I-Step, U-Step, We-Step, Blah, Blah, Blah

In my home state of Indiana the annual state wide achievement test for grades three to eight is called IStep. It has been in the news a lot recently because this year the test is nearly twice as long in time as it was last year. 12 hours!!!

Now it is not taken all at one time. However, to a third grader, three or four 3-hour testing sessions may as well be 12 hours at one time. These are eight and nine year old children! By the second session they are going to dread even going to school. Who can blame them?

I’ve seen some of the tests that first and second graders take during the regular course of the year. They cover very little – one or two questions or problems on a particular topic or skill. Really? That is going to tell the teacher what the child knows? I doubt it.

It appears that what I would call regular tests are disappearing because of the giant standardized tests. Standardized tests of one form or another take up nearly 25% of the school year. An article in our local paper stated that students take 40 hours of standardized tests annually. That does not take into account the time the teachers use to prepare the children.

A standardized test assumes that all the children in the same grade in the state have studied and hopefully mastered the same skills at the same time. This then requires that everyone study the same topics essentially at the same time. If this were not true, then there would be a different standardized test for each school in the state. There isn’t.

I worked one spring for a company that develops and scores standardized tests. We graded the tests from schools all over the state. We were given guidelines on how to score the questions that required short answers. I can assure you that the responses varied from one end of the “correct” spectrum to the other.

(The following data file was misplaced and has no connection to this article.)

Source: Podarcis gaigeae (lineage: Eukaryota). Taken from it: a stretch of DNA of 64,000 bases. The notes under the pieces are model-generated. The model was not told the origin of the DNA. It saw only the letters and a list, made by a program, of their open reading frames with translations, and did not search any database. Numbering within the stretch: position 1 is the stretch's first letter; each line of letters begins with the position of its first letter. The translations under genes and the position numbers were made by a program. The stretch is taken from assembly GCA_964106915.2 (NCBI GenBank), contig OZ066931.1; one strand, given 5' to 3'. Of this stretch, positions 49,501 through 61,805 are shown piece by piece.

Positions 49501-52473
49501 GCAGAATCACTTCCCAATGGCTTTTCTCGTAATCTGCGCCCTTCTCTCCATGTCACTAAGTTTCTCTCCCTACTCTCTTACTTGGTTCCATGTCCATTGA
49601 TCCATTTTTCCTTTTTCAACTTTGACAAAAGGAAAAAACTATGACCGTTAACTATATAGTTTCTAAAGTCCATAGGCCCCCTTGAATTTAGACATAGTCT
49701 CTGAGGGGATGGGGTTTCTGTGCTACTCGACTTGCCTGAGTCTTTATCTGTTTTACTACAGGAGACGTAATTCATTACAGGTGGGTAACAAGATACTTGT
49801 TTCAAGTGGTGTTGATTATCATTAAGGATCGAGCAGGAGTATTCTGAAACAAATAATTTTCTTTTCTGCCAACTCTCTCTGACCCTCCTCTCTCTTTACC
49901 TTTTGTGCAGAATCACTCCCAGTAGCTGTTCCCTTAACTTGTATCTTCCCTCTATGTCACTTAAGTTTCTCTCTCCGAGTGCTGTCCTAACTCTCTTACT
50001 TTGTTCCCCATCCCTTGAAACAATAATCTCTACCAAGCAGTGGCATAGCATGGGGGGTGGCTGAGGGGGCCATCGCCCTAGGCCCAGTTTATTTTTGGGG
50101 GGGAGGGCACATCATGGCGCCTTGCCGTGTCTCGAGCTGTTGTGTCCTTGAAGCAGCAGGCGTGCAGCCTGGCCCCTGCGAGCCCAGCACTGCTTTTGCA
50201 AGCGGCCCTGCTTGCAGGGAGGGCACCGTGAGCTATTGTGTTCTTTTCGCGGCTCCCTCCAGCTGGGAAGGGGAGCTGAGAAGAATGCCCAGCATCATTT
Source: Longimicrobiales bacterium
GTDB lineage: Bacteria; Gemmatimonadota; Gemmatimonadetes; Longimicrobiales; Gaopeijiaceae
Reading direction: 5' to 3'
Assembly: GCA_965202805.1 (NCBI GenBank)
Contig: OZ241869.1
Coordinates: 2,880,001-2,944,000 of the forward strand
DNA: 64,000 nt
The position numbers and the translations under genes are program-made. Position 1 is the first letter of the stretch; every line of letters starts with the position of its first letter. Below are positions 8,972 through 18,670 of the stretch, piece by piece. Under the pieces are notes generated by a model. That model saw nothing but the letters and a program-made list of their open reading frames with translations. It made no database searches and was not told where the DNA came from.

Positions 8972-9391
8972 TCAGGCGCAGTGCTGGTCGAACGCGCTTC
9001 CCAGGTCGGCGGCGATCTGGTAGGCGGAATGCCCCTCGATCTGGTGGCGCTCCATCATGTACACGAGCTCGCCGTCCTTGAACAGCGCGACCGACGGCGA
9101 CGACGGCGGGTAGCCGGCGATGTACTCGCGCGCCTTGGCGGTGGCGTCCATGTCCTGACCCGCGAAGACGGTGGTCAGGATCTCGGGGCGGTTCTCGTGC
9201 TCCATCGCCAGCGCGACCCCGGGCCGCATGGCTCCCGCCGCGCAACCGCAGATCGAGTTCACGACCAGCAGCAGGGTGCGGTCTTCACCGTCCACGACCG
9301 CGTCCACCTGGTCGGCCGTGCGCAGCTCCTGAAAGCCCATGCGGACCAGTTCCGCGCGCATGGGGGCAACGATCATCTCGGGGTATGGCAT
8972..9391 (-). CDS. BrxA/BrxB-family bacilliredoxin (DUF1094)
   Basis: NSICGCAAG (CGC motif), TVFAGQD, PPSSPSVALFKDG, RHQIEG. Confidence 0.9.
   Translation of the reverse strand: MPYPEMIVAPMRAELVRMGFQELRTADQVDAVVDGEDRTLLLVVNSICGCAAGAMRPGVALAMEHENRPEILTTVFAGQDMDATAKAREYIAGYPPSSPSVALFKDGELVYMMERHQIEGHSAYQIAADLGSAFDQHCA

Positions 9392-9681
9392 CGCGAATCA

By extension a standardized test requires a standard curriculum. A standardized curriculum eliminates local control of schools.

Once upon a time each school – each teacher! – determined what happened in the school room. There were topics and skills that had to be covered during a specific year. There were textbooks and workbooks adopted by the school that each teacher used. But they had the freedom to add other activities to support their instruction. And they had the freedom to present the material in their own way.

The teacher administered tests on a regular basis. Tests s/he had written were based on the material recently covered. The teacher graded them and learned who had mastered the material and who had not. What a concept!

Considering all the now-everyday conveniences we enjoy, this old-fashioned education must have done a pretty good job educating people.

Now that all these required tests take up so much time, there is precious little time for a teacher to add to the instruction. Because if s/he doesn’t cover everything dictated by the standardized test, s/he risks losing her job. Or worse, s/he could cause the school to lose federal funding because their students didn’t score well enough on the standardized test.

I tried to read the very long article about my state’s current discussion on the length of the standardized test, but I got very frustrated. Everything was about how it would affect the ability of the state to grade the schools. And it would affect securing federal funds. And it would affect the union discussions. And it would affect how to determine which teachers would be retained.

I gave up because there nothing about how it would affect the children.

In tutoring I can see immediately when a child doesn’t get something. Although I have the advantage of a one-to-one working arrangement, a teacher who is administering self-prepared tests on a regular basis has a much greater chance of identifying a student’s problem.

The sooner a problem is identified, the sooner it can be addressed. If a teacher spends an inordinate amount of time preparing for and administering standardized tests, there just is not time to see problems develop in individual children.

The focus and discussion are on the wrong topic. Rather than spending time, money and newsprint on how long the state test should be, we should be focusing on hiring the best teachers so they can do the best job educating children. Let the parents and local school boards decide how they want their children educated.

Anyone else on board with me?

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